Mzuzu City, with a population of 133,968 and growing at 4.2 percent per annum, is one of the fastest growing cities in Malawi and is the third largest urban centre after Lilongwe and Blantyre. It is the hub of government administration, business, industry, commerce, and services for the northern region of Malawi, and it serves a hinterland with a population of 1,708,930. Originating from a Tung Oil Estate in 1947, the city has grown from 23km2 to 143.8 km2 in 2008 and was declared a city in 1985.
Mzuzu is the largest urban center in the Northern Region of Malawi and the Third largest cityof the country after Lilongwe and Blantayre. Therefore, it plays an importantrole as a regional center in the settlement hierarchy of Malawi.
Mzuzu is situated 385km north of the Capital City Lilongwe, and some 300km from Malawi and Tanzania border. The road distance to Lake Malawi and the small harbour town Nkhata Bay is 47 km.
Mzuzu first developed around the Commonwealth Development Corporation?s Tung oil estate in 1947. At this stage it composed largely workers housing and associated services for the estate which became known as Vipya Tung Estate. However, while development of Mzuzu started around the estate?s administration some traditional villages in the northern and western periphery are much older. For example, Luwinga and Nkhorongo were incorporated into Mzuzu City in the 1982. The decline and closure of the Tung Oil production due to rising exploration of cheap oil in the Arab countries, did not result in the devolution of the development of Mzuzu. The estate not only offered a suitable climate but also enough office space for the colonial administration at a closer distance to the emerging harbor of Nkhata Bay. Later, in the 1960s, the former estate was taken over by Agricultural and Development Corporation (ADMARC) who became a major landlord within Mzuzu City. With the transfer of regional administration from Mzimba to Mzuzu the foundation for urban growth was laid down (see the Paper of Bryson Gwiyani-Nkhoma and Friday Nambala). Mzuzu was designated a township in 1964, a municipality in 1980 and finally elevated to city status in 1985.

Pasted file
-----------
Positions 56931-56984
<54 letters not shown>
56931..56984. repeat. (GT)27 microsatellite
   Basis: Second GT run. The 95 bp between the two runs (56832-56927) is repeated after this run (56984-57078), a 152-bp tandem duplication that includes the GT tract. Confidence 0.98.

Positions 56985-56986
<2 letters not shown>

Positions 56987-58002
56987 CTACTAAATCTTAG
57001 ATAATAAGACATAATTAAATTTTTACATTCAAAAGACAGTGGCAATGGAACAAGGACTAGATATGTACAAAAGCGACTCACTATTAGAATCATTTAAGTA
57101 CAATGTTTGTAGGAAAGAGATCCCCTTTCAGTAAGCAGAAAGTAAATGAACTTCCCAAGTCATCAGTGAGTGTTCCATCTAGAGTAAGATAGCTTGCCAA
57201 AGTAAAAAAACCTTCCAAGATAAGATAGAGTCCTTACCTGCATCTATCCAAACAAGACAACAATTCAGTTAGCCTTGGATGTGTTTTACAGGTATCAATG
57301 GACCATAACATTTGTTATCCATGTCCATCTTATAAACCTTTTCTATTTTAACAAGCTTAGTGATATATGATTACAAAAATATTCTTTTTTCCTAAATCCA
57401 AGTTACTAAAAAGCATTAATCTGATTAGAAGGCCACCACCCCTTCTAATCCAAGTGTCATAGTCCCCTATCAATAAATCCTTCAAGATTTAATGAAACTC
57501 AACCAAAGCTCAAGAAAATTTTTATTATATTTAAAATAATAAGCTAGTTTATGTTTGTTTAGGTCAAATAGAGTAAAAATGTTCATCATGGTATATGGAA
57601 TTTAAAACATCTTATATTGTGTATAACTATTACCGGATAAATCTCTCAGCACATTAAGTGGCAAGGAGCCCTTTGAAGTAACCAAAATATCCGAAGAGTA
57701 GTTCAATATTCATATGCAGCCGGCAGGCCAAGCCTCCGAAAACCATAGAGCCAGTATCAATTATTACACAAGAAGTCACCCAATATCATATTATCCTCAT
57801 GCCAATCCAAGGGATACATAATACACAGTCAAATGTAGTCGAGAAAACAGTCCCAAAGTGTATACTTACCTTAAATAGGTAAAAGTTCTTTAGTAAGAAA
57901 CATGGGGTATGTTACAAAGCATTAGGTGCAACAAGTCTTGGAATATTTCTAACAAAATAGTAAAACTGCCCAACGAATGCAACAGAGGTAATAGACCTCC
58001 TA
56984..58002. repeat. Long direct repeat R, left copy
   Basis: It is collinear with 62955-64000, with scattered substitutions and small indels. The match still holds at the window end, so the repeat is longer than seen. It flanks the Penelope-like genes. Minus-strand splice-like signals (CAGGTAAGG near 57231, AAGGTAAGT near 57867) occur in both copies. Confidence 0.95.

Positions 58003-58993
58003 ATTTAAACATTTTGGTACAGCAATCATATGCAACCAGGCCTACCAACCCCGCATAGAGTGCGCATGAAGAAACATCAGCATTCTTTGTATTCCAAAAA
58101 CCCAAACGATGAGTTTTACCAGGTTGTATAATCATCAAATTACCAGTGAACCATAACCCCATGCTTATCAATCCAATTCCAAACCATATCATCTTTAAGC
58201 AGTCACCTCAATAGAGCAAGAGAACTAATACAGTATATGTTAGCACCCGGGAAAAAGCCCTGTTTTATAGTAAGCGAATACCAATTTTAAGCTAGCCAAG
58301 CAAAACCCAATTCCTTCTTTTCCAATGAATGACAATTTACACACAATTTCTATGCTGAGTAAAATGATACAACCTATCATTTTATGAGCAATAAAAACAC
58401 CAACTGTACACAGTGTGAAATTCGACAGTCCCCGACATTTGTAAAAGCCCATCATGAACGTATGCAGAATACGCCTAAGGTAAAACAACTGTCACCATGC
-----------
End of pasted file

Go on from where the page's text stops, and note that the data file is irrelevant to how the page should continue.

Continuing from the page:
The city with a population of 168,928 and serving a regional population of over 1.7 million according to the population and housing census of 2011 has the highest urbanization rate of 7.6 per cent.
In addition, around 20,000 commuters use commercial and social services and the public infrastructure. The population for the near hinterland is around 363,000.
The urbanization is putting pressure on the growth rate of the city and this requires a lot of coping mechanism for the council to contain the booming population,
The culture of the city reflects the northern Tumbuka culture. Tumbuka is widely spoken in Mzuzu. Popular foods include botolo fish (a bottle-nosed mormyrid, Mormyrus longirostris or botomu in Chichewa).
There are other cultural facilities in the city, like the Regional Museum, National Library Services and National Archives. However, residents rarely visit these places due to lack of knowledge of their existence and a lack of interest to promote their culture. More efforts should be made to raise awareness among residents and visitors about the cultural institutions and the importance of archives and other cultural facilities.
There is one major public referral hospital, one public health centre and several private hospitals and clinics operated by private individuals and humanitarian organizations. Traditional healers and traditional birth attendants also provide health services. Health facilities in the city are not evenly distributed and are not enough to serve the population of Mzuzu, with the most affected being the residents of the informal settlements. Malaria and upper respiratory infections are the most common diseases at 23.4 percent and 22.6 percent respectively. Family planning services are provided in most health facilities. Malaria and HIV/AIDS are the main killers diseases in Mzuzu. The city registered 7,583 orphans in August 2008. At the same time, there were 117 service providers addressing various HIV/AIDS issues in the areas of prevention, treatment, care, support, and mitigation. There is need to improve the coordination of health service delivery by providing health facilities at strategic locations in the city.